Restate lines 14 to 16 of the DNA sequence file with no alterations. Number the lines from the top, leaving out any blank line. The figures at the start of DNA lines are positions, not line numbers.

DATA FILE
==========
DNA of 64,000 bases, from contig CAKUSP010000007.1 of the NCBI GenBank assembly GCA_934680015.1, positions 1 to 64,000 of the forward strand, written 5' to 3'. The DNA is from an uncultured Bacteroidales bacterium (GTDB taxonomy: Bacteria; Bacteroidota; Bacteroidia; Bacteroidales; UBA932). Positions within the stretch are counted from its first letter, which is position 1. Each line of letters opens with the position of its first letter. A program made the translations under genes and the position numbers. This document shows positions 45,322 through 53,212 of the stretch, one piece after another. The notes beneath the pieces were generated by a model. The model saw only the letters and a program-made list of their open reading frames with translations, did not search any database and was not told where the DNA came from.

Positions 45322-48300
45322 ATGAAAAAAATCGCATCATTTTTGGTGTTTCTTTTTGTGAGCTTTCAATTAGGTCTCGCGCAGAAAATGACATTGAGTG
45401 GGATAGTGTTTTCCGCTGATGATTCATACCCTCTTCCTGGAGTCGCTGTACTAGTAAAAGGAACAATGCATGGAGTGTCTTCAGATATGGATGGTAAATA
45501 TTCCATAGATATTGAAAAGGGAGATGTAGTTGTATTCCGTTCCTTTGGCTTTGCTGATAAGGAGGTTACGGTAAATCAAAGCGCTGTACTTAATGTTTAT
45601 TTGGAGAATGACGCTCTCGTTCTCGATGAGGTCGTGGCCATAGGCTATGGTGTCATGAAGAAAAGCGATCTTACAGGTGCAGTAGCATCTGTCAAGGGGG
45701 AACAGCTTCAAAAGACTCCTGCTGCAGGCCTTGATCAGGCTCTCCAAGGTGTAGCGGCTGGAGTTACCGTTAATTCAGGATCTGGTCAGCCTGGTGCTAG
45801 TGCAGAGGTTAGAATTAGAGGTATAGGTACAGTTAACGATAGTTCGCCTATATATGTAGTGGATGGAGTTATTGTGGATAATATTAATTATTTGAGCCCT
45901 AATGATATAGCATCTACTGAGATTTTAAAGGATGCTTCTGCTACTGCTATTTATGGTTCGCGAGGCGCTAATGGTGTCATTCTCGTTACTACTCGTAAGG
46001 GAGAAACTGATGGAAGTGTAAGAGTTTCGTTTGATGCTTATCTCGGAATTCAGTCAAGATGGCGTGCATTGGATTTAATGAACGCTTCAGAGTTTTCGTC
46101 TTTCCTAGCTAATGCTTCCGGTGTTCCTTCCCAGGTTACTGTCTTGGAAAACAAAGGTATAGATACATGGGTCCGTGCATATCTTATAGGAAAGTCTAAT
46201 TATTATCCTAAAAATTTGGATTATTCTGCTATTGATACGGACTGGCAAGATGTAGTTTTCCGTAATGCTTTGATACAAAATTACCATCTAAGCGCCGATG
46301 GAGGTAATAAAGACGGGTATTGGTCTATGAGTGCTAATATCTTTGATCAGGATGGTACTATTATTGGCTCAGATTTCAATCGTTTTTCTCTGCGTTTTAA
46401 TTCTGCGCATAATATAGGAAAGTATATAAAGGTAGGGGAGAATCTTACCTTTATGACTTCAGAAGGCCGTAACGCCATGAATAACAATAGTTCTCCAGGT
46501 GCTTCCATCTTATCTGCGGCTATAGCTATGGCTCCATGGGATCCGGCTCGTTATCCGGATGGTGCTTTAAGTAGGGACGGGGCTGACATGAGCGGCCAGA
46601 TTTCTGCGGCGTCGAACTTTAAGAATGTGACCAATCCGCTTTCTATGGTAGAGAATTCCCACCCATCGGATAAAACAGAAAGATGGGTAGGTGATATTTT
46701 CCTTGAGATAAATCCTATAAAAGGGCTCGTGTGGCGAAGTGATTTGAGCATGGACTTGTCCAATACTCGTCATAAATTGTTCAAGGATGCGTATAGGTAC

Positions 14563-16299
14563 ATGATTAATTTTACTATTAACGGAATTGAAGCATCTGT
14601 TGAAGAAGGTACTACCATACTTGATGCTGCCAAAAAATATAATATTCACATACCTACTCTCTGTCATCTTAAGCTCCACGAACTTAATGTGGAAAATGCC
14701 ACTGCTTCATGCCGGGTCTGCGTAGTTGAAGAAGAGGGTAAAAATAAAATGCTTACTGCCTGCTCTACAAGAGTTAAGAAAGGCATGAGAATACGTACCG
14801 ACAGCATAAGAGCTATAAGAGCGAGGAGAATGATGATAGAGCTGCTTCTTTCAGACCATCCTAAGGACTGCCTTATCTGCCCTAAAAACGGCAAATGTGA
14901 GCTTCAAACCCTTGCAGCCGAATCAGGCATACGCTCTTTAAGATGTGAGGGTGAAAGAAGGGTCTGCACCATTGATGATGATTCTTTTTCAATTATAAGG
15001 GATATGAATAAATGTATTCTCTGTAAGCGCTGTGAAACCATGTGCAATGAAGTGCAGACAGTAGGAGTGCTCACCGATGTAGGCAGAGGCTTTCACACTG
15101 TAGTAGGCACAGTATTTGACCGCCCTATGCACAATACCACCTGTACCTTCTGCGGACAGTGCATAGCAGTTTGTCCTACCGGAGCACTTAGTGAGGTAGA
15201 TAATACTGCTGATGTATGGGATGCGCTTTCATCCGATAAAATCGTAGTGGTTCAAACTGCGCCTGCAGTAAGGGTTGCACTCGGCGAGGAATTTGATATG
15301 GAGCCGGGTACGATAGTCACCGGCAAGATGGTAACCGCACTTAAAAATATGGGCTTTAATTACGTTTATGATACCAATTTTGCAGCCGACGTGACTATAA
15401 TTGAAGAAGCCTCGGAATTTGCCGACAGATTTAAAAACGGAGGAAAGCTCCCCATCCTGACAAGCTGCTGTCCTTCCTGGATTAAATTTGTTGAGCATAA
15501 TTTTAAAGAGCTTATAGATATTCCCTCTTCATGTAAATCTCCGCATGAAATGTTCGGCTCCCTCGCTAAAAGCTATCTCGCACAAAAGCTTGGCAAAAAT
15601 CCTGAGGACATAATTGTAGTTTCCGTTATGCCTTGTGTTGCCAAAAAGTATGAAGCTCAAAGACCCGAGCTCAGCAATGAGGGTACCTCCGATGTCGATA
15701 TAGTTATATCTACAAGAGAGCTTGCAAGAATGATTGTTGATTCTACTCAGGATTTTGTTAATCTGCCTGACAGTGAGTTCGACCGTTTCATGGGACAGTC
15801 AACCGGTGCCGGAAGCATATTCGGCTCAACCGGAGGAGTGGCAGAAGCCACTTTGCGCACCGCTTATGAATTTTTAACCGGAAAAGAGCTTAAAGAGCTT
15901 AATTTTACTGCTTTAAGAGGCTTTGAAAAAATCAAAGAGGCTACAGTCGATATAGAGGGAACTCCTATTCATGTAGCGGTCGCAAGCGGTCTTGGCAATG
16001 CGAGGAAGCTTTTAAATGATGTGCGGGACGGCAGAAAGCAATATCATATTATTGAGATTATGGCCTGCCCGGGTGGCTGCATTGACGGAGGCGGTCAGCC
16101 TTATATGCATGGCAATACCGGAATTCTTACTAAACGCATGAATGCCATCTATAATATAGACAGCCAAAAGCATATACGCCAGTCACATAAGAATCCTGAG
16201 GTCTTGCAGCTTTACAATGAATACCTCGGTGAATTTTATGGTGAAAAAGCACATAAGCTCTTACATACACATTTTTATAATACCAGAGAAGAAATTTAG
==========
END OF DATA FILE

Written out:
46401 TTCTGCGCATAATATAGGAAAGTATATAAAGGTAGGGGAGAATCTTACCTTTATGACTTCAGAAGGCCGTAACGCCATGAATAACAATAGTTCTCCAGGT
46501 GCTTCCATCTTATCTGCGGCTATAGCTATGGCTCCATGGGATCCGGCTCGTTATCCGGATGGTGCTTTAAGTAGGGACGGGGCTGACATGAGCGGCCAGA
46601 TTTCTGCGGCGTCGAACTTTAAGAATGTGACCAATCCGCTTTCTATGGTAGAGAATTCCCACCCATCGGATAAAACAGAAAGATGGGTAGGTGATATTTT